ETFs to play the resurgent nuclear, uranium theme

Oct 18th, 2011 | By | Category: Commodities

Nuclear, uranium sector ETFs look attractive – despite Fukushima tragedy
Despite the recent incident at the Tepco nuclear plant in Fukushima, Japan, economic powerhouses like China and India are relying more and more on nuclear energy.

ETFs to play the resurgent nuclear, uranium theme

Despite Fukushima, fast-growing powerhouses like China and India are relying more and more on nuclear.

Dr Kate Marvel, an energy expert at Stanford University, anticipates that countries that use nuclear power will implement reactor safety reviews and step up the debate on how to best deal with spent fuel, but says that there is no foreseeable end to nuclear power as “too many countries depend too heavily on it.”

Although the nuclear industry has suffered setbacks on implementation of some projects as a result of events in Japan, the movement as a whole is alive and poised for growth in many areas, according to Daniel Magnarelli, manager of Construction & Commissioning at French nuclear giant Areva. “Nuclear is a global industry and there is a revival underway,” he says.

While the UK, Russia, Sweden, Poland and Spain are holding firm – looking at lessons learned from the Japanese crisis while trying not to surf the wave of emotion – in other parts of Europe, there has been more of a knee-jerk reaction. For example, Italy has completely suspended new build ambitions, and Germany and Switzerland have announced plans to phase-out nuclear power generation.

FEATURED PRODUCT

ETFX WNA Global Nuclear Energy ETF (NUKE)

– Diversified exposure to 65 global companies
engaged in the nuclear energy industry

– Physical replication

– UCITS compliant, LSE-listed, UK Reporting
Status, eligible for ISAs and SIPPs

– TER of 0.85%, reasonable for such a highly
targeted specialist fund

Still, in Asia, plans are moving full steam ahead. That part of the world is factoring in lessons learned from the crisis, but has not seen a slowdown in construction or development. Governments in both India and China have confirmed their willingness to continue with nuclear new-builds.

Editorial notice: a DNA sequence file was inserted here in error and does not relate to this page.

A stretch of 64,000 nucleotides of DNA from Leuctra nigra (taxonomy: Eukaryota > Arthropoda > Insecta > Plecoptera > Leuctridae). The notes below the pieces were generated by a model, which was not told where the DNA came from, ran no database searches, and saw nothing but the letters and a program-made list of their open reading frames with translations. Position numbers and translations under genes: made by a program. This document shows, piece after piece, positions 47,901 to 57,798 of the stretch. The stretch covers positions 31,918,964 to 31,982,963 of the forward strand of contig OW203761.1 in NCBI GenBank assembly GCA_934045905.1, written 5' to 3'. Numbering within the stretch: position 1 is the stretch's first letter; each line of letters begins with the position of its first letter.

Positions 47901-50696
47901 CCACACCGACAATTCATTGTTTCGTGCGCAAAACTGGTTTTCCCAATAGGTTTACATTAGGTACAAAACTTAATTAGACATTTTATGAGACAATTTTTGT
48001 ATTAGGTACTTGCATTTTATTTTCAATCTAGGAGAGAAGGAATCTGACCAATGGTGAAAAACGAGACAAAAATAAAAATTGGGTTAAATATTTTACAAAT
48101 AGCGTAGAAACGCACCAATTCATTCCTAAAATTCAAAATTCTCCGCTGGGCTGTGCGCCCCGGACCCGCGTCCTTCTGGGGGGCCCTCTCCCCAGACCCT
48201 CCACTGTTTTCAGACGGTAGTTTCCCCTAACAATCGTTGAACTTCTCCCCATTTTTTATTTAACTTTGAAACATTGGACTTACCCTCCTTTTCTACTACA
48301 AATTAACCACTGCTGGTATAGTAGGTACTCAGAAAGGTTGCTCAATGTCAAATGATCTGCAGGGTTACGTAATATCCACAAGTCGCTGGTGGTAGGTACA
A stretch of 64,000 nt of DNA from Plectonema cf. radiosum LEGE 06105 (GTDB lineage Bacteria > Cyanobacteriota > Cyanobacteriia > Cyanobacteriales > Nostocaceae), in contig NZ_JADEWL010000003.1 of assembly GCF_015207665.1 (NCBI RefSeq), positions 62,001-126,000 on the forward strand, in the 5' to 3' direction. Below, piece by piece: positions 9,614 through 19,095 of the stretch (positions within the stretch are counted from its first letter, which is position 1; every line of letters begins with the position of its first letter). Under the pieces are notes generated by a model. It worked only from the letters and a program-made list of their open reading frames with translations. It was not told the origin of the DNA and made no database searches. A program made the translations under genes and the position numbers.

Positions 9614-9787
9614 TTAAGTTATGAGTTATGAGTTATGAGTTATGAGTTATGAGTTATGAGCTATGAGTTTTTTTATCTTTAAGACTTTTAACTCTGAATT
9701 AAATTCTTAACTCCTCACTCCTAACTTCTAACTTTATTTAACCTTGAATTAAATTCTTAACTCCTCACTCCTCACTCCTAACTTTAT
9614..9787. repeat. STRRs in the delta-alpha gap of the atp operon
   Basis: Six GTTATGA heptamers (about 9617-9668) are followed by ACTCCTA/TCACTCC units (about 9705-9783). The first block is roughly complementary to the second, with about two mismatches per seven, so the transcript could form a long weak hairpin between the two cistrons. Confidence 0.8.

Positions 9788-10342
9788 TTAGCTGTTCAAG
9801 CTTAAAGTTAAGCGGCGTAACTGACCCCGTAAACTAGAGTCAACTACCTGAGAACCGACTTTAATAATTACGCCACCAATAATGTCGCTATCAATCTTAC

Taiwan and Korea are also conducting safety reviews, but they too have not shown any signs of reducing commitment to nuclear power. Meanwhile, Canada has said it does not want a slowdown in nuclear, and in the US, the president has reaffirmed his cautious support for the industry.

Indeed, many experts are sceptical that Germany will follow through with its plans to close its entire nuclear industry once the public realise the effect it will have on their energy bills. Either way, if Germany does bin its nuclear programme, it will have to import more of its energy requirement, which will probably come from France which generates most of its energy through nuclear facilities. In a sense, therefore, Germany will effectively shift some of its nuclear production over the border.

But even in the event that Germany’s plan is implemented in full, the loss represents only a fraction of global nuclear capacity. China’s plans to quadruple its capacity over the next decade or so will replace this loss many times over.

It seems, therefore, that what has happened as a result of Fukushima is that the timeline of new nuclear development has extended a little, but that the overall international appetite for nuclear energy remains largely undiminished.